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Monday, August 03, 2015

Unholy Mother

WHEN SAINT CATHERINE ADDRESSES the audience in Jane Anderson’s new play Mother of the Maid, it’s with the easy familiarity of someone versed in the current century’s attitudes. Then she introduces us to Joan of Arc, a 15th-century farm kid having saintly visions. It’s one of the delightfully anachronistic touches Anderson created for the piece because, as she explains, “I needed to shake it up to get it as far from Shaw as possible.”
Jane Anderson and Matthew Penn
Photo by B. A. Nilsson
Mother of the Maid is having its world premiere at Shakespeare & Company, bringing Anderson back to the stage after significant work in television and film—including the teleplay for the mini-series Olive Kittredge, which just won the Emmy Award-winning writer another Emmy nomination.

But she’s delighted to return to this less-lucrative world. “I come from theater,” says Anderson. “It’s where my heart is. I’ve been lucky enough to write things for film and television that also come from my heart. As artists, I don’t think we should ever divide between them, because all of these mediums are strong and very, very exciting. Theater offers those beautiful, thrilling relationships that start in the rehearsal room and then continue with the audience.”

We’re speaking in the green room at the theater, where Anderson and director Matthew Penn are about to begin the third rehearsal of this production. Penn directed last season’s Vanya and Sonia and Masha and Spike and Martin McDonagh’s The Beauty Queen of Leenane the season before that, and also is co-artistic director of the Berkshire Playwrights Lab, which is where Mother of the Maid began its current journey.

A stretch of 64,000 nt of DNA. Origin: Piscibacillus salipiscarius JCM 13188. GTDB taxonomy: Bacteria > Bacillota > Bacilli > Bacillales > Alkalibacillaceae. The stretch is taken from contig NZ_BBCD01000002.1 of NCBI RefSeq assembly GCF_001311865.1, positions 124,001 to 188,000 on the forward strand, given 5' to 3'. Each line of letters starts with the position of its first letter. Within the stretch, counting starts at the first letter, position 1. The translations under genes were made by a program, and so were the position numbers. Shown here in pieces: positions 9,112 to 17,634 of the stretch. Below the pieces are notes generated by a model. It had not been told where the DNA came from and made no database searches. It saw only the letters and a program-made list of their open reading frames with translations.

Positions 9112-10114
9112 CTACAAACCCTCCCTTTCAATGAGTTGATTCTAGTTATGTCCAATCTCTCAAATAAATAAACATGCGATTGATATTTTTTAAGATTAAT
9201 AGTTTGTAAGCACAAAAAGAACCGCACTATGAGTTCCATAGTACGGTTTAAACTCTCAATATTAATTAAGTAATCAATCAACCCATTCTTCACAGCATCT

“I read the play and thought it was fantastic,” says Penn, “so we did it as the opening of the season last summer, shortly after a thunderstorm had knocked out all power in Great Barrington, including the Mahaiwe Theater, and in some act of God, the power came back on—”

“I secretly prayed to Joan,” Anderson interrupts. “I stood there and said, ‘Please bring our power back.’”

“And the power came back on, and it was very clear that there was a marvelous play here. So we sent it to Shakespeare and Company, and I made a very impassioned speech on the play’s behalf. And they turned out to be very open to having me do it.”

As for the play itself, “Joan of Arc is an archetype,” says the playwright. “Every actress probably has read Shaw, so they have a preconceived idea of who Joan is. My Joan is written to be a very basic peasant girl who is probably the quiet one in her village, but who is like some movie stars who are quiet in private life but, when you put them up in front of a camera, take on the persona you’re familiar with.

“Joan’s charisma is public, not private. It’s more terrifying for her to tell her Mom about her visions than it is to go to a castle and tell the Duke. Because that’s public. But when we’re dealing with the approval of our parents—that’s the greatest terror of all.”

Mother of the Maid stars Tina Packer – whose new book Women of Will has gone into its second printing – as well as her son, Jason Asprey. Also in the cast are Elizabeth Aspenlieder, Nigel Gore, Nathaniel Kent, Bridget Saracino, and Anne Troup. Previews begin July 30 and run through Aug. 6; the show opens on Aug. 7 and runs through Sept. 6. For tickets and show times, call (413) 637-3353.

Metroland Magazine, 30 July 2015

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